Different kinds of plastic are made for different purposes and they are produced in different ways. One type of plastic is called thermoplastics. As you can see in the picture below, this is used for lots of different products that you can find in the supermarket. Today I will explain what thermoplastics are and what you can do to avoid them.
The basis: crude oil
Most plastics are made of crude oil. Or actually, just of a small part of the crude oil. In a refinery, crude oil will be separated in different fractions. One of this fractions is naphtha.
Naphtha is heated at approximately 900 degrees Celsius. With this process naphtha will fall apart in small carbon pieces. The carbon pieces look like beads.
Next, these beads go to a chemical plant where they are combined into long strings. By putting the beads on a thread the beads will stick together and you can twist them together. That’s how thermoplastics look like when you take a look at them under a microscope.
Different chemicals are added for different products
Thermoplastic objects are made by molding or by casting. Small plastic grains are heated and then injected in a mold.
By adding different kind of chemicals to the process, different types of plastic are made. Some of these are very flexible and thin, they are used for plastic wrap. Others are more stiff, they are used for tubes or bottles.
There are many different kinds of thermoplastics. You may have noticed that plastic products have a small triangle with a number in it. The number indicates the type of plastic.
Easy to recycle in theory, but not in reality
Thermoplastics are relatively flexible. This plastic will become soft when heated. That’s the reason why it’s easy to recycle. This plastic can be melted again and reused to make new products of it. Yet, after threating our health, loads of thermoplastics end up on the streets and eventually in our waterways and oceans. There, animals will ingest it, leading to (slow) death and/or toxic fish that ends up on our plates.
Plastic is FOREVER! It breaks down into ever smaller pieces
The plastic industry has always been telling us that plastics are inert so it will last forever and will not affect our environment. When we look at the amount of small plastic parts we find in the water we know that plastic is not inert. Just put a plastic bag of LDPE in your garden for about a year and let the sun and rain do their job. After approximately a year you will find the bag crumble into very small pieces. That’s not really inert.
Plastic harms our health
In the long run all plastics will leak acetaldehyde. Because of the fact that almost everything that is produced contains plastics, acetaldehyde is a common contaminant in workplaces, indoors, and in ambient environments. It is also a potential carcinogen. Moreover, we spend more than 90% of our time in indoor environments, hence increasing any exposure and, as a consequence, the risk to our health.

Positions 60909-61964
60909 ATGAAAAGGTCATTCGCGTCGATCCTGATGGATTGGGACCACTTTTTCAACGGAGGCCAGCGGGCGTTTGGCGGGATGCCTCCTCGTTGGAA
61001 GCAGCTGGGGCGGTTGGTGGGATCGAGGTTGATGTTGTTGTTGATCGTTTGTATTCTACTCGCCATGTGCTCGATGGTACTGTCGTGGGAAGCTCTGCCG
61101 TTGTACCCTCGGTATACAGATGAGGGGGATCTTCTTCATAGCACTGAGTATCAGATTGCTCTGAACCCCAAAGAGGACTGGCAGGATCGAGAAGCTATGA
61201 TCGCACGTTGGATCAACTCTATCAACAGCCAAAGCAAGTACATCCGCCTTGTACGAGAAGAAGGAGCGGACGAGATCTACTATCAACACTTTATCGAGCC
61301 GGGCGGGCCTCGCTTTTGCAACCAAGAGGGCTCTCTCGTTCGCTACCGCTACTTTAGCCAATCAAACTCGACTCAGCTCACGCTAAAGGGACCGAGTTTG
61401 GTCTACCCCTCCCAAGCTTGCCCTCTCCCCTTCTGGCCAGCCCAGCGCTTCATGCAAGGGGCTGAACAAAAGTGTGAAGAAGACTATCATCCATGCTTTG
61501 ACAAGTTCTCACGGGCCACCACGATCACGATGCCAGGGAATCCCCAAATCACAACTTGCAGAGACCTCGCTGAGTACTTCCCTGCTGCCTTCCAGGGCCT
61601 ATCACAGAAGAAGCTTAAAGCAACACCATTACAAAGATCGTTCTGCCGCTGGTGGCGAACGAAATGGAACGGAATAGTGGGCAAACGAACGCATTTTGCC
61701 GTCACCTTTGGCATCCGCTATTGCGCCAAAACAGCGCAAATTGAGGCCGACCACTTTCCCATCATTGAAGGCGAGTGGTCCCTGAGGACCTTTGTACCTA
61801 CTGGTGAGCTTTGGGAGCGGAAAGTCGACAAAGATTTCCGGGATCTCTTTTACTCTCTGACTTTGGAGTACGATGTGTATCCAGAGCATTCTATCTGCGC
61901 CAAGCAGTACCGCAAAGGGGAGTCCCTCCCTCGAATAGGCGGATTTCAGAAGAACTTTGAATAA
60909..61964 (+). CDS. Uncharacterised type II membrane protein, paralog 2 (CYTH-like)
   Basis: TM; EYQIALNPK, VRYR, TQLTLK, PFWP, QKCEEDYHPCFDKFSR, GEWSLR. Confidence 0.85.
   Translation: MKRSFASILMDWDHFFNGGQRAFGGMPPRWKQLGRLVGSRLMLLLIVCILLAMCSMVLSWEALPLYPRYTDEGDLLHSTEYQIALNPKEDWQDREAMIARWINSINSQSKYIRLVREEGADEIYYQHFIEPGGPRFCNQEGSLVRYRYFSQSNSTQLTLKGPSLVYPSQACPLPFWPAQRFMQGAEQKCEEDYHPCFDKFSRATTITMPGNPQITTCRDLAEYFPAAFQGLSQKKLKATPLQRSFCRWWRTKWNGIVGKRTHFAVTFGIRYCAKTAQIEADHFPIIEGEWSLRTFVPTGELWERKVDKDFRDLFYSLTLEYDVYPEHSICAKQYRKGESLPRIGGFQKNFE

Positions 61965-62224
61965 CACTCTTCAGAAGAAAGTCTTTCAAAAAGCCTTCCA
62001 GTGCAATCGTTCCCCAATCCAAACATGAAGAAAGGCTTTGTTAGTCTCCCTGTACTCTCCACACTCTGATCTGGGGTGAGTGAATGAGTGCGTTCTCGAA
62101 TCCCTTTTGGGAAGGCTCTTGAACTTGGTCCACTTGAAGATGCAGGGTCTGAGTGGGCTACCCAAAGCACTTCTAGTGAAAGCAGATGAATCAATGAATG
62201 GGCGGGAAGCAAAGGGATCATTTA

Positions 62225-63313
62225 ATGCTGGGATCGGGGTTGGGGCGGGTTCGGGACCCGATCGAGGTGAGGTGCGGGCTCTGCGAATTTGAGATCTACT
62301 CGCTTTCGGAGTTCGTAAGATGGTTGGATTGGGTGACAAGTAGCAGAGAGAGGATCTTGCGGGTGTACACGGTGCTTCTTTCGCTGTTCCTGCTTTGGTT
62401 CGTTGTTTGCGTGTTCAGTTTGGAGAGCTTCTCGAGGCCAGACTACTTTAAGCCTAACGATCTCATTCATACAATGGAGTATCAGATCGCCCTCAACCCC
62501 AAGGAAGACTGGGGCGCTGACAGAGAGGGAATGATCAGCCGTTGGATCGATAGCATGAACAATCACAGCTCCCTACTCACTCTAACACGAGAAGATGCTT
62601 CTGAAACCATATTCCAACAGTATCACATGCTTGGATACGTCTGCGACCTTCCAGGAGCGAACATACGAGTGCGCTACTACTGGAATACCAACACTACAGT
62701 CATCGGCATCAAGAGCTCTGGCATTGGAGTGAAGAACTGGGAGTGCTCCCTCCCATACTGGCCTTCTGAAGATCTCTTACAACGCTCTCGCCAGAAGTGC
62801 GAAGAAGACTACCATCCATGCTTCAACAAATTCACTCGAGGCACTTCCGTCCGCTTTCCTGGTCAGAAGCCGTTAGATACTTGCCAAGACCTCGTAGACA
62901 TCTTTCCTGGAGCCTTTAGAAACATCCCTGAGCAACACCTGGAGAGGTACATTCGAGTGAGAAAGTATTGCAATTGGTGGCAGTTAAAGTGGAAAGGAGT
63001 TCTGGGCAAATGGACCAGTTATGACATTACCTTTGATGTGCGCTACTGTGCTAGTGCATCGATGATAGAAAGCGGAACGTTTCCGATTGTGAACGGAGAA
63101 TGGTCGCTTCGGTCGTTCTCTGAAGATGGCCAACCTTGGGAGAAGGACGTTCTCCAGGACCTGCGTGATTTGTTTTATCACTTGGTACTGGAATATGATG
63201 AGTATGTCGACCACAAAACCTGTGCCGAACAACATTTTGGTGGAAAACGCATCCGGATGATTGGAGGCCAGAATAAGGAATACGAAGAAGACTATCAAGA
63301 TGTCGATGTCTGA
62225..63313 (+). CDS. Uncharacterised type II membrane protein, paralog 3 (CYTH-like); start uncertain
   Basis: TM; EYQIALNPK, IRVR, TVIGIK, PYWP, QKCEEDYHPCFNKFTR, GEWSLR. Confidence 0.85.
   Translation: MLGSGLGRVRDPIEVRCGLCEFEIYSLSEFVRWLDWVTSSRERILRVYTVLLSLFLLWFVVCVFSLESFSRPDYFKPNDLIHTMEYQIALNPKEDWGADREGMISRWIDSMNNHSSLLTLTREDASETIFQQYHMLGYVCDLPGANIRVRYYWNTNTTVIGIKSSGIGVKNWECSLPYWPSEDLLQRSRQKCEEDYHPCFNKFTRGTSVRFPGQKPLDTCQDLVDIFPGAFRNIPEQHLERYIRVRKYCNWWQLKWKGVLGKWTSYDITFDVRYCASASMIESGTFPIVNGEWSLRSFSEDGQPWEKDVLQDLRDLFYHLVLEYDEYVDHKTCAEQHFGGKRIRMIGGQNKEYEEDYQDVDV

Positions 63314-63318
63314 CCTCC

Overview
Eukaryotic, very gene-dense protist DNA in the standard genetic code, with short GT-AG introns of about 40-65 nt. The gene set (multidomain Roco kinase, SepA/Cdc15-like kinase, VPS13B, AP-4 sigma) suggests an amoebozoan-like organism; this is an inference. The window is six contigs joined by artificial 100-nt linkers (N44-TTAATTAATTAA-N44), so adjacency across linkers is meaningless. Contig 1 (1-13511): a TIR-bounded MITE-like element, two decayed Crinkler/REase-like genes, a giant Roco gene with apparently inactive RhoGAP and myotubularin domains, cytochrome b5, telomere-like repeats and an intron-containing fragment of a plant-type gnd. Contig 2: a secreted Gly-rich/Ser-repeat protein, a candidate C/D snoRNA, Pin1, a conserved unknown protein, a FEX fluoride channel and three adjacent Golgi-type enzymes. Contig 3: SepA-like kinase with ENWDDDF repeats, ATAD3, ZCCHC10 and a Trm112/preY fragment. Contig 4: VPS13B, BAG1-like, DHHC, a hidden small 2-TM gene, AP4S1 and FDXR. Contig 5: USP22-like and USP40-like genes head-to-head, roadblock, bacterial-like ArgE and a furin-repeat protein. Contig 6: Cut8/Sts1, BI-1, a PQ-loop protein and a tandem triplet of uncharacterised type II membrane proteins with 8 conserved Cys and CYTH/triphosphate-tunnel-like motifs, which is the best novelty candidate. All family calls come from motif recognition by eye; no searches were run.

Worst offenders: PVC, disposable tableware, and styrofoam!
2 things you can do
1. Definitely avoid PVC!
Lead compounds are used to stabilize PVC. The selling of lead stabilizers will end by 2015, until then it can and will be used in the production process of PVC.
Because plastic stays around forever, PVC with lead will also be around for ages to come. As known, lead is very dangerous for our health and the environment.
Another negative side of PVC is the fact that when it is burned there will be a release of dioxin. A small amount of dioxin can have the effect of disrupting the hormone balance of animals and humans.
2. Refuse disposable tableware and styrofoam!
Polystyrene is used for making disposable tableware as well for styrofoam. When polystyrene is heated it will leak toxic substances such as styrene and benzene. So when you use disposable tableware in your microwave there will be a change that you get these substances in your food. Styrene and benzene are known as carcinogenic. They too effect our hormonal balance.
Polystyrene is a plastic that is easy to make, cheap and has a lot of application possibilities. Because of that its production is growing year after year. Right now 71% of plastic that is found in the ocean is made of this type of plastic.
So even if you are not yet ready to give up all plastics, try to avoid these two as much as you can.
Want to learn more about plastic? Next time I will write about thermosetting plastics, that’s the plastic that can’t be recycled. Of course, if you have any questions about plastic, please let me know (leave a message below) and I’ll try to answer.
Wishing you all a wonderful week! Plastic-free of course!
This post was written by Barbara, a chemical engineer living in the Netherlands. She was in charge of the crash course Plastics: The Basics. Barbara writes about what plastic is, where it comes from, what the difference between a plastic bottle and plastic wrap is, and what to think of chemical additives such as BPA.